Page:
Ensuring Your New Name Is The Right Name - (Archived)

An organization’s name carries emotional connections and even equity with it – the amount of which depends on the brand power, reputation, and loyalty it has built in its markets over the years. As a result, selecting the new name that will represent the brand is an important strategic undertaking.

Though it’s tempting to just pick a new name from a list of options developed in-house, we strongly advise against it. Rather, if your company is faced with a name change at some point in the future, Market Connections strongly recommends that you bring in outside research and creative firms to drive the name development and selection process. Since they aren’t close to your situation or part of your target audience, an outside creative group doesn’t carry any strong emotional connection to the existing name, so they’ll be more likely to develop memorable alternatives than an in-house group. In addition, incorporating customer and prospect insights into the process via research will ensure your name properly reflects your desired brand identity and will be well received in the market.

The research firm should first conduct several segmented focus groups or in-depth interviews to gain insights into how your target audiences perceive your company and the brand attributes they most value. These qualitative findings will help focus the creative team in the right directions as they brainstorm. Of course, as they develop recommended options, an experienced creative shop will do its best via online searching to ensure those names aren’t already taken and that intuitive web site URLs are available.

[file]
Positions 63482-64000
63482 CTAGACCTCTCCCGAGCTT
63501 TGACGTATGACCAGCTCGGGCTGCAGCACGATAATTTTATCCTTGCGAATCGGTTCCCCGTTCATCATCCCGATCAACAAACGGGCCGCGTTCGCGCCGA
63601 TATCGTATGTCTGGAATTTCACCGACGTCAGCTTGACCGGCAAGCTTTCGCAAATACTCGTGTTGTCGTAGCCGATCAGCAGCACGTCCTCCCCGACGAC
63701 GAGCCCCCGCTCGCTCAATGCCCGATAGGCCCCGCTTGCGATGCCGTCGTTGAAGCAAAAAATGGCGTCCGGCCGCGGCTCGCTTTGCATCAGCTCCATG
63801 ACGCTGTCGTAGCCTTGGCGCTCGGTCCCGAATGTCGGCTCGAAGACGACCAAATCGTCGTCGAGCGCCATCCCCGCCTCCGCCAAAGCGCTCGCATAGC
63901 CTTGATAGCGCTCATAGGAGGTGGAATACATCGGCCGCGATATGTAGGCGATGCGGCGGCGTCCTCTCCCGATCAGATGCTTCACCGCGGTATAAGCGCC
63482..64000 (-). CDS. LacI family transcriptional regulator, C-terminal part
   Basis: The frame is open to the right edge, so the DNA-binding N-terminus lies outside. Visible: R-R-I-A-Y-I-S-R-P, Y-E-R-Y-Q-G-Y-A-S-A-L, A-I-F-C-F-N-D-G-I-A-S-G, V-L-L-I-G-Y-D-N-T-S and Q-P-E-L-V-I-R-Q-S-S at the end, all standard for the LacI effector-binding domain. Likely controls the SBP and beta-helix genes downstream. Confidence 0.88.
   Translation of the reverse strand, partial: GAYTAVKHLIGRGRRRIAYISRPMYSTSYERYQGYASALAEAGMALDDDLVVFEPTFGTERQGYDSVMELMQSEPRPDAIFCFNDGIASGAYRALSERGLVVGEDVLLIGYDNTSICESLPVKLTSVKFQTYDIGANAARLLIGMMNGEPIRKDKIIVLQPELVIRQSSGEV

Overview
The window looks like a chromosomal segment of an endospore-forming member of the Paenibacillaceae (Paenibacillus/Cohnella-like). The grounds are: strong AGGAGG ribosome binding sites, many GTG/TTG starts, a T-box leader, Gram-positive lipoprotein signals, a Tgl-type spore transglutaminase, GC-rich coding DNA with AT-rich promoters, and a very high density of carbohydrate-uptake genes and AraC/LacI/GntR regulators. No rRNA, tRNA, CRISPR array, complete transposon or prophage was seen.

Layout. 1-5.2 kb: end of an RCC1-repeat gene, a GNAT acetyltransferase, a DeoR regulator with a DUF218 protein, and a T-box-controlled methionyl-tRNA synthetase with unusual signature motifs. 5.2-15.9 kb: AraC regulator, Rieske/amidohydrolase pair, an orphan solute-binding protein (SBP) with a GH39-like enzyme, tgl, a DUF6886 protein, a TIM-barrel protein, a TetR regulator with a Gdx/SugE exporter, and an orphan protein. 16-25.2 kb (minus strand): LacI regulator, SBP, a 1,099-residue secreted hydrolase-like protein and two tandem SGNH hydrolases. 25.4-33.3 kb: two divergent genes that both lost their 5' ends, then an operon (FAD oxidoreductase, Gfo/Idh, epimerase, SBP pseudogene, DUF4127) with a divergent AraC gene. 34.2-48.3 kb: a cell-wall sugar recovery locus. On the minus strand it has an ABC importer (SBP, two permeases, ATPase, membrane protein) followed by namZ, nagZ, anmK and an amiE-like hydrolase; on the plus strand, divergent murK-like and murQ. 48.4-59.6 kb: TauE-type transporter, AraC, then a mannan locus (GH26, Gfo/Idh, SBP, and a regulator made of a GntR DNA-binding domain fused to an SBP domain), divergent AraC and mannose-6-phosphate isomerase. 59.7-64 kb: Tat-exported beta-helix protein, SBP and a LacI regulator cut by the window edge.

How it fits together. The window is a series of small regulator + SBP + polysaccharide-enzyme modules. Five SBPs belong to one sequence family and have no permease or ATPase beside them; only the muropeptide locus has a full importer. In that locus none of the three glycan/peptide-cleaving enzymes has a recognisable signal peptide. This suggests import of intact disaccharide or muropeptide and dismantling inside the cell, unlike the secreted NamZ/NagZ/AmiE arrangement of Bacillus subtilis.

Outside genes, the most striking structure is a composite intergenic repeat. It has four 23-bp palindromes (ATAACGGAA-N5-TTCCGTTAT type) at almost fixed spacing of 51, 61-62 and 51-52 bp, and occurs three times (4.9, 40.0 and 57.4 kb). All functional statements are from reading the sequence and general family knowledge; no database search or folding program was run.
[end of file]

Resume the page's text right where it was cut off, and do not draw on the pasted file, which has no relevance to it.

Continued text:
Once the creative shop has submitted a list of potential new names, your management team should evaluate them against the following criteria:

  • How well does the name reflect either what you do or a discriminating company attribute?
  • If the goal is for the new name to be a natural transition of the old name so there is still an element of brand familiarity, does it accomplish that?
  • Does the name have any negative connotations (either in your industry or in common language) that may undermine its effectiveness?
  • How unique or memorable is the new name?
  • Are there any similar sounding names in the market that might lead to confusion?
  • Does the name lend itself to being shortened into an undesirable or unmemorable acronym by employees or the market?
  • If you operate globally, does the name mean something in another relevant language that can be interpreted incorrectly?

Once management has a list of names it’s comfortable with, we recommend that a law firm perform a trademark search to eliminate those that are not legally available.

From there, your research firm should test the list of viable name options in the market via a structured telephone or online quantitative survey. The internal naming team can then make their final selection from those the market most prefers.

This approach will optimize the likelihood that your new name will effectively align with your brand identity and that it will be embraced by employees, customers, and prospects.

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